In field surveys, it has long been accepted that not everyone who is in the 'target sample' will agree to be interviewed or will be available at the time the interviewer calls. It is common to find that only 70 to 90 per cent are actually assessed. Furthermore, those who refuse or are repeatedly not available are known to be more likely to have the mental disorder under investigation. For this reason, the prevalence that is found will often be an underestimate. A putative risk factor may itself increase the chances of a person's not being in a sample in the first place, of dropping out, or of dying during the study. Statistical methods have been available for many years for estimating how much error may have occurred due to refusals and how to correct for this in the conclusions drawn.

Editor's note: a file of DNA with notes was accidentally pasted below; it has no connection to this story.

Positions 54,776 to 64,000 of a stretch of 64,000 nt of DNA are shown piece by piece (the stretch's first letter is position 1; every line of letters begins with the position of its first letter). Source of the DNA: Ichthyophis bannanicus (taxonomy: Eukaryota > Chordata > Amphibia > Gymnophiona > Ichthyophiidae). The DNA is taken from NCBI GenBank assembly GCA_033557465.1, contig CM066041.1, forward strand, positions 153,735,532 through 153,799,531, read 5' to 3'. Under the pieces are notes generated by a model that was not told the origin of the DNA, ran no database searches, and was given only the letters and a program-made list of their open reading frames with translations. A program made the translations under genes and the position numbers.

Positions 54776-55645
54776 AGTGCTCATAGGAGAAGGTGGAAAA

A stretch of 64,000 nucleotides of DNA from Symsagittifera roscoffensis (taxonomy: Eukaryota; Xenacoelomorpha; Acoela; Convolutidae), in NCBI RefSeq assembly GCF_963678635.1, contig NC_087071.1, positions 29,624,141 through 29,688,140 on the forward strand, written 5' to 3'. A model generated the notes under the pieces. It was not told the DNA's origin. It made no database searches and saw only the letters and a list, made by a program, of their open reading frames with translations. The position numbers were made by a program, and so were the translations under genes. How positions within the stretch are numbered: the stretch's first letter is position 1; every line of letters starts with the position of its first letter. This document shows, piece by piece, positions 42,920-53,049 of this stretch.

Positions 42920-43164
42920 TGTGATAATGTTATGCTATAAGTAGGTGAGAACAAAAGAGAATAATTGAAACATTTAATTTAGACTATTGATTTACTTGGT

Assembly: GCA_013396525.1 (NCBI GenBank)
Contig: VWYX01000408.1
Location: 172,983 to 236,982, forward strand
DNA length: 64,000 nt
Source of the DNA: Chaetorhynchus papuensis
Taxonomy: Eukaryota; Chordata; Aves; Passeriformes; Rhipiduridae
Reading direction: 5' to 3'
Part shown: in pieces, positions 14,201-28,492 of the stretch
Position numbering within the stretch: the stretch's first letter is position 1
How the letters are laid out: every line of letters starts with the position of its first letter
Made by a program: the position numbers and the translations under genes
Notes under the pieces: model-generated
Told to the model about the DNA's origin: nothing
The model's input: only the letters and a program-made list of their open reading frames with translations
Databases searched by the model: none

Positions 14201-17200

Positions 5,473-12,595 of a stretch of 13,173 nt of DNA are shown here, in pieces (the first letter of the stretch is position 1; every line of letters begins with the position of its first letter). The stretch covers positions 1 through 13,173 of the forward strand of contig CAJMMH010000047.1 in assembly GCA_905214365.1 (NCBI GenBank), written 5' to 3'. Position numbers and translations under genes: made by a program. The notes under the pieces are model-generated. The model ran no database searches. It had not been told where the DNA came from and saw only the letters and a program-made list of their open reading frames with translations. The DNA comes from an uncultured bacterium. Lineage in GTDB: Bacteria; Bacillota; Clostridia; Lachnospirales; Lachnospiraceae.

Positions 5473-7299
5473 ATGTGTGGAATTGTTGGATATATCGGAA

The other occasion when non-response is a problem is in longitudinal studies, where a sample is followed over several years. If a disorder with an increased mortality is the topic, such as dementia or schizophrenia, it is recognized that some cases will be lost at follow-up. This means that those who are successfully re-examined are a survival élite and are different in important ways from the original cohort. These distortions could lead to mistaken conclusions if the losses are not allowed for. Various techniques have been developed to handle these difficulties, including Bayesian methods which adjust final estimates on the basis of prior knowledge. (19>
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